animals being three years of age is most likely prophetically
In verse 10 and 11 God
tells Abram to cut the animals in half and place each half across from
the other half. He was not
to cut the birds in half. While
doing this, scavenger birds attempted to swoop down and eat the animals
that he had cut in half and he drove them away.
One might see some prophetic significance in this as well, that
is, the scavengers being demons.
In verse 12 we note that
Abram falls into a deep sleep. He
didn't just fall asleep. He
fell into a deep sleep, and it was God who put him to sleep.
Besides this deep sleep, dreadful darkness fell over him.
I don't believe this sleep or this darkness is an ordinary thing.
I believe God put Abram into this deep sleep, and I believe God
sent the darkness. I
also believe that this darkness is prophetically significant, especially
in relation to the darkness that fell over the world while Jesus was
hanging on the cross. Beyond
this, I'm not quite sure what this darkness represents.
Could it be an evil darkness.
God was about to do something significant and possibly satan was
trying to interfere.
It is interesting to note
that the Hebrew root from which the Hebrew word for "dreadful"
here means to
"twist or to bind". This
is interesting since this covenant ritual is a binding of a contract.
Once Abram is in this
deep sleep, the first thing that God tells him is found in verse 13, and
it wasn't really good news. God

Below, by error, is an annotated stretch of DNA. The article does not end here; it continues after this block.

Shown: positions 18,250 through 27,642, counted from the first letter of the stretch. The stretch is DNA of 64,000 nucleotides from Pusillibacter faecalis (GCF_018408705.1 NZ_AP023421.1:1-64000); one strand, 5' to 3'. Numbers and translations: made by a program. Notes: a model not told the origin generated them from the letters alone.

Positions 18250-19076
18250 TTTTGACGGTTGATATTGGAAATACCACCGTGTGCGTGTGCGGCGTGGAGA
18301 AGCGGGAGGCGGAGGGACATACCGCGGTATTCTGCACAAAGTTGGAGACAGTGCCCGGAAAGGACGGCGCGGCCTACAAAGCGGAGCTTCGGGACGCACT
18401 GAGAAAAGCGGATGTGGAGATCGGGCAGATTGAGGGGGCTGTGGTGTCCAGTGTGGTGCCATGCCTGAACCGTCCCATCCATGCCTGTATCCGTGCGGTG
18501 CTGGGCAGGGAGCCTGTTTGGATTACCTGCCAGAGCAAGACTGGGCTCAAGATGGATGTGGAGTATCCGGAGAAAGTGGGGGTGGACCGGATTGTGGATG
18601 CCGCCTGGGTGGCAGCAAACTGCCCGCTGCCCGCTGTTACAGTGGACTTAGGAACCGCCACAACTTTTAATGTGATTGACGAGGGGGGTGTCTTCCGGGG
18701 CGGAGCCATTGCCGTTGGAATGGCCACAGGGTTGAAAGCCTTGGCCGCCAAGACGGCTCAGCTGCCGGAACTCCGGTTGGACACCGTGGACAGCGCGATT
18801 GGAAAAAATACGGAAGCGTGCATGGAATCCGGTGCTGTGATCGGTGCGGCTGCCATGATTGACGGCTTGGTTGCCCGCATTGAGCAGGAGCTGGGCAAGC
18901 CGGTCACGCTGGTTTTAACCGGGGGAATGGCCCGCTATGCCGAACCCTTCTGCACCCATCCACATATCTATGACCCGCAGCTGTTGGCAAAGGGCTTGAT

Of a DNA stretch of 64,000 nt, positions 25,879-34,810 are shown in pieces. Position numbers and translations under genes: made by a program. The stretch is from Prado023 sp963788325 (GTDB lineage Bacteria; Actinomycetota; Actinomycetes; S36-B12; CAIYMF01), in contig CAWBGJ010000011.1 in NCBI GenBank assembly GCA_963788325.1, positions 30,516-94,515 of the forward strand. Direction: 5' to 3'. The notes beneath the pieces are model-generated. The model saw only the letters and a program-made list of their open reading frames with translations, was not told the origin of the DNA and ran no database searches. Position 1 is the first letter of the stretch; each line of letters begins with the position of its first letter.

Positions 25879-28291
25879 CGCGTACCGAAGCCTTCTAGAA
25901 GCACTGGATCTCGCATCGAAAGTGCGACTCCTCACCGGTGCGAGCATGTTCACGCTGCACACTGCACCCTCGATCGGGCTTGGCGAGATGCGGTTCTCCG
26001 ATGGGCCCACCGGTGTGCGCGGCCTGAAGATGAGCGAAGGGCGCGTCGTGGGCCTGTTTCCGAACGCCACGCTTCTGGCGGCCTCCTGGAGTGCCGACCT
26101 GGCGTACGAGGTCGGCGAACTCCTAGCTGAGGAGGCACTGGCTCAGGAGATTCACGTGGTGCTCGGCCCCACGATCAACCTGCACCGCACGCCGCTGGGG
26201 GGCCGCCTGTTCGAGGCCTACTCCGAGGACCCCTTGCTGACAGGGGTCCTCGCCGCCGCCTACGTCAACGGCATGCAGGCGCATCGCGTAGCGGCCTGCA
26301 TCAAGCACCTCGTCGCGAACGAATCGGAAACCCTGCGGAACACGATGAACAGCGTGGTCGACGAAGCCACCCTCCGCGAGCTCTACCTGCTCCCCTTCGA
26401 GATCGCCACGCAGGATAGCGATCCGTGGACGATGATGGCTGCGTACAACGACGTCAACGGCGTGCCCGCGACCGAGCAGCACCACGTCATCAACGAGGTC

told Abram that his descendents would be enslaved and mistreated for
four hundred years.
Then in verse 14 God
tells Abram that the nation that enslaved his descendents would be
punished for the way they treated Abram's descendents.
This is actually in conjunction with the first recorded words we
have God speaking to Abram. In
Genesis 12 2 and 3 God told Abram that He'd curse any nation that cursed
Him. So, what God says here
is consistent with what He said earlier. I believe these words still
have significance for today.
Verse 14 also says that
Abram's descendents would come out of this slavery and they'd come out
with great possessions. Time
and time again throughout the Old Testament we see the descendents of
The next thing God tells
Abram is found in verse 15. The
first thing concerned Abram's descendents.
The second thing concerned Abram himself.
God said that he would die in peace at a good old age.
In verse 17 we have
mentioned the Amorites. This
was one of the four nations that Abram helped fight the battle with in
Genesis 14. They
subsequently become a thorn in the side of Israel
throughout the Old Testament. God
speaks of the "sin of the Amorites" reaching its full measure.
This suggests to me that national sins are a reality.
God knows when the peak of national sins will increase and seems
to bring judgment on these nations when this peak comes about.
I believe that God still judges nations today when their national
sin reaches its peak as well. You might wonder if the western nations